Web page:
CBT Takes on Award-Winning Musical 'The 25th Annual Putnam County Spelling Bee'

In full disclosure of the circumstances that brought me to witness the University of Tennessee Theatre's production of The 25th Annual Putnam County Spelling Bee at the Carousel Theatre, I had to be dragged. I'd assumed it was one of those quaint nostalgia pieces about simple folk, engineered to maximize that warm abdominal glow many require when they buy a ticket to see a play. I've never been tempted by a real spelling bee, and a scripted one would seem to offer no improvement. This production is, I assumed, part of Clarence Brown's apology to its well-heeled conservative patrons who complained about all that uncomfortably edgy Eastern European topless stuff CBT was producing back in the '90s.

I was in error. It's true enough that the play is literally about a spelling bee. The play, one long act without an intermission, opens with the opening of the spelling bee, and closes with the climactic conclusion of it, and the main action is ostensibly in a Putnam County auditorium. But partly through the discursions of flashbacks and fantasies, the characters include an ex-con, a couple of gay parents, a pilgrim to an Indian ashram, six extremely eccentric teenagers, four good-humored audience members, and Jesus Christ Himself. And most of them can sing.

The play's actually a relatively recent Broadway hit, newer than some of the road shows that arrive in town. Written by William Finn and Rachel Sheinkin, it opened in 2005, won a couple of Tonys, including one for Best Book, and ran for almost three years.

There are nine Putnam Counties in America, and we gather by its references to parochial schools and bat mitzvahs this is more likely to be the one in New York than the one in Tennessee, but the characters are universal. If you, sometime between the ages of 12 and 20, didn't know at least five of the six main contestants, you weren't paying attention. There's the gonzo savant, Coneybear, who's more or less an Irish setter who can spell; the high-strung Eagle Scout, Chip; the wistful ingenue, Olive; the glittering ice queen, Marcy; the nervous obsessive Logainne; and the compulsive genius-nerd, Barfee.

These six classic varieties of the American Nerd, so sharply delineated, make good spelling seem akin to neurosis.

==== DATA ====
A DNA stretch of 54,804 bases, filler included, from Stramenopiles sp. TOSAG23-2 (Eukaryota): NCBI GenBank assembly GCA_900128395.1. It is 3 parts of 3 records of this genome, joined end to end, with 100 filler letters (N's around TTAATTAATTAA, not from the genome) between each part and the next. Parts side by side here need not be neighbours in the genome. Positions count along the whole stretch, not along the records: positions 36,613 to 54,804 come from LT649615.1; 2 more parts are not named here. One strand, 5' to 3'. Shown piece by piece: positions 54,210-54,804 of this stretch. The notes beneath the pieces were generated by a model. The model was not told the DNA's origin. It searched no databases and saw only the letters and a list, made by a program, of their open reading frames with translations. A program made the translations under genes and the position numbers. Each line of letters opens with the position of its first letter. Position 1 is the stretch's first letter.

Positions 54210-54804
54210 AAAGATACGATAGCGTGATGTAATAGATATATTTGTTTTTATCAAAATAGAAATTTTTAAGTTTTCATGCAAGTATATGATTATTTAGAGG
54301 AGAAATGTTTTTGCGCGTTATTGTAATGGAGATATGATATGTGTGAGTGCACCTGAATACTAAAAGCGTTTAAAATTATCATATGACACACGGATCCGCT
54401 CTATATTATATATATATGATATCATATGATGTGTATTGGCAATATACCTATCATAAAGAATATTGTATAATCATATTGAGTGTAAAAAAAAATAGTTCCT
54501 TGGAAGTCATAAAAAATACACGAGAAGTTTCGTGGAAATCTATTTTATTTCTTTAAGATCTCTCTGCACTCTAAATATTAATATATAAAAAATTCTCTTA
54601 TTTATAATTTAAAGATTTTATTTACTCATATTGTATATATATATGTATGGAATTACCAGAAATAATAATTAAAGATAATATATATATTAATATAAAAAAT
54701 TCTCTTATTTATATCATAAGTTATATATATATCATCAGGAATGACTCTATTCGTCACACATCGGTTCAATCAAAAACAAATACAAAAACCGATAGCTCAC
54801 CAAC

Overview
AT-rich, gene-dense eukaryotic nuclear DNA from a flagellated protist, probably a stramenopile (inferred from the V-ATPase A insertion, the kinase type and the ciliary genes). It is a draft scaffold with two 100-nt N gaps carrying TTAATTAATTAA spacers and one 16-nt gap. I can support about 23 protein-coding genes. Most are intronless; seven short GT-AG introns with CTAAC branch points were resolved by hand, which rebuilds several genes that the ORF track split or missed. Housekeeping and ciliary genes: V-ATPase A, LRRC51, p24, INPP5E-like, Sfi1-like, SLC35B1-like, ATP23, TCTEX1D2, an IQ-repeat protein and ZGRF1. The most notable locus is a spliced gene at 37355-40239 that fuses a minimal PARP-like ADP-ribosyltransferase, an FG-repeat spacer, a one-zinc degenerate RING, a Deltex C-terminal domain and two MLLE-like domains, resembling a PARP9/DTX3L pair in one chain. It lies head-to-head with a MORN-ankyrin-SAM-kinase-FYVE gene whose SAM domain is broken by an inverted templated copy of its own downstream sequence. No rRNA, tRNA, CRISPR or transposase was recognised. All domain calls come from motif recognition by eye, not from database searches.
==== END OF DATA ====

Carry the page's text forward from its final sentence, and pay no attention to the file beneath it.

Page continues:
This is a modern-style Broadway musical, not much like Spider-Man: Turn Off the Dark, maybe, but not so different from, say, Rent: realistic situations combining a little of the traditional heartwarming stuff with sexual innuendo (though not much—these are middle-school kids), mild sacrilege, and a whiff of existential doubt. The luck of the draw, offering easy and extremely difficult words, convinces the chorus, "Life is random and unfair/Life is pandemonium/That's the reason we despair."

Take your kids, but be prepared for some moments of discomfort, as during the melancholy tune "My Unfortunate Erection." It's no Cole Porter, maybe, but it's pretty funny, and about half of the audience will sympathize.

The cast is dominated by UT students, most playing, for once, characters younger than they are. The main exception is faculty member and semipro singer Katy Wolfe Zahn, who's starred in several CBT musicals lately; she's our gracious, if sometimes harried, host.

The script allows for a wild range of broad interpretations, and this cast includes no dullards. For the ovation, the cast stood together, without distinction, appropriately. But a standout, from his first appearance, is Mark Gregory Rudy, who portrays Barfee, the allergy-challenged obsessive-compulsive geek who understands the words he spells. Rudy has learned an unusual facial stunt that, while subtle, causes ripples of recognition in the audience before he spelled a word.

Asides, whether inspired by characters' memories or imagination, allow for some brief breaks from the spelling drama—that's what brings Jesus into the room—and several actors perform more than one role. The transformation is never more surprising than in the case of Tramell Tillman, the stoic homey whose job is to escort losers offstage; more than once, Tillman is hardly recognizable when he puts on a jacket to become a frantic gay parent. He takes a turn as a soul singer in a fantasy sequence that includes a new version of "My Prayer." ("Don't cry in front of your brother/Don't embarrass your mother.")

The small live band, visible behind the stage, does its job well. At one point at the beginning, it was a trifle too loud—especially the drums—to hear some of the introductory words, but it passes. By the way, that is, according to the program, a local public-radio celebrity on keyboards: WUOT's morning announcer Melony Maness, who's also the play's musical director.

It's an audience-participation play. Four audience members are selected beforehand to join the actors on stage, and not just for a couple of minutes, with speaking roles spelling words in the spotlight—some words so difficult they're the equivalent of a cue to exit. You can make the play experience edgier for yourself by volunteering. The bashful may be advised to sit in the middle of a row toward the back. We enjoyed it almost as much.